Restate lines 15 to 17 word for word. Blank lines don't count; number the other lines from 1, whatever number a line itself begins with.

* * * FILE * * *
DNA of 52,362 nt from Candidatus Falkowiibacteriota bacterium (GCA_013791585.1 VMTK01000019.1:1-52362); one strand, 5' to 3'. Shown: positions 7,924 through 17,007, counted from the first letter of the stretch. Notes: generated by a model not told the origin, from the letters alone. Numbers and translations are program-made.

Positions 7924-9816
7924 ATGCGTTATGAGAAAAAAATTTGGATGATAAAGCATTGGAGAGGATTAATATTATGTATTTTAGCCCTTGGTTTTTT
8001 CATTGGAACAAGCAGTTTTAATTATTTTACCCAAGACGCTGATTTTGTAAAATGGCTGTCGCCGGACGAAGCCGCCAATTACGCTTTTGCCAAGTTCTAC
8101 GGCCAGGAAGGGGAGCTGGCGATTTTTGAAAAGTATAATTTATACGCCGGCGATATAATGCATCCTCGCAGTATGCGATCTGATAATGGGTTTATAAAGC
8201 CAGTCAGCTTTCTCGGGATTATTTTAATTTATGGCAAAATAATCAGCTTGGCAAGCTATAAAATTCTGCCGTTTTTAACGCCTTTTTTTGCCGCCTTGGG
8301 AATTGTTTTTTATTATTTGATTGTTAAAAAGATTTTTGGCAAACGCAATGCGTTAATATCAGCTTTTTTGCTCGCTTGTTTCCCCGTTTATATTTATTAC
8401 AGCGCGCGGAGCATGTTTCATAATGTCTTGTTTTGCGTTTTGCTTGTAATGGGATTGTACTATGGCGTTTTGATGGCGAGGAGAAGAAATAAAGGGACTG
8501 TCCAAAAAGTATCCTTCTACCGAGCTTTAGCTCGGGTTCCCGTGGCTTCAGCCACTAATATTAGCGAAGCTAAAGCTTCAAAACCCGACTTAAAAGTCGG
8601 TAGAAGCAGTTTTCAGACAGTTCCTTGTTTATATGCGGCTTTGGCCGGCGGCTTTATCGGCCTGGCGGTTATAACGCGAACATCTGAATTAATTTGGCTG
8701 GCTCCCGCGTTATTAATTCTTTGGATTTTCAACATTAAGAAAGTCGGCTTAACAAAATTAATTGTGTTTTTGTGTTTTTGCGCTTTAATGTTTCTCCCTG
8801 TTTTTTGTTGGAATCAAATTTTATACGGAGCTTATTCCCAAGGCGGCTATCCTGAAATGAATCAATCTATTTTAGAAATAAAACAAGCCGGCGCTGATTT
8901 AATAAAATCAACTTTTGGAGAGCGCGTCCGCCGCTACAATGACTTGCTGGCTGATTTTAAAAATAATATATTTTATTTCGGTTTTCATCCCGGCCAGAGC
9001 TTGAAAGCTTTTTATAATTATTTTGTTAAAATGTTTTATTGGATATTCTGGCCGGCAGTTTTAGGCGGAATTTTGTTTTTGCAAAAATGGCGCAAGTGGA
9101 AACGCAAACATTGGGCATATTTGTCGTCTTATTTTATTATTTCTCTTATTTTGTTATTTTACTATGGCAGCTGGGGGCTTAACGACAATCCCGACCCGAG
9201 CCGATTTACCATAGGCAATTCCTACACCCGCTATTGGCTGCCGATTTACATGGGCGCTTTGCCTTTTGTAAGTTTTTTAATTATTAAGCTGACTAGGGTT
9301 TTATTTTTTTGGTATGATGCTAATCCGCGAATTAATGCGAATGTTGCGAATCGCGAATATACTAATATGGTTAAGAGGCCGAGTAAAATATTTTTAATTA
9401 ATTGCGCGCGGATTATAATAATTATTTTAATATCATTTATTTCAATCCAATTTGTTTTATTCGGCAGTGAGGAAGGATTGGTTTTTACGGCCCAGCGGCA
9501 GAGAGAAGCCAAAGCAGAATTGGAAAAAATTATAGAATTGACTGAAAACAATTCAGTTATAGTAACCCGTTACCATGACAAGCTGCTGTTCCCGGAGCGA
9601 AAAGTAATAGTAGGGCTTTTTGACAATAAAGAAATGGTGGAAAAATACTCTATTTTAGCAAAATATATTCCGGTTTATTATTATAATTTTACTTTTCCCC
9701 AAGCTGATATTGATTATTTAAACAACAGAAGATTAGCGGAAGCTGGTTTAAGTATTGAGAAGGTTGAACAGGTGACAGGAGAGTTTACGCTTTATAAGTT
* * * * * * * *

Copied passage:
9101 AACGCAAACATTGGGCATATTTGTCGTCTTATTTTATTATTTCTCTTATTTTGTTATTTTACTATGGCAGCTGGGGGCTTAACGACAATCCCGACCCGAG
9201 CCGATTTACCATAGGCAATTCCTACACCCGCTATTGGCTGCCGATTTACATGGGCGCTTTGCCTTTTGTAAGTTTTTTAATTATTAAGCTGACTAGGGTT
9301 TTATTTTTTTGGTATGATGCTAATCCGCGAATTAATGCGAATGTTGCGAATCGCGAATATACTAATATGGTTAAGAGGCCGAGTAAAATATTTTTAATTA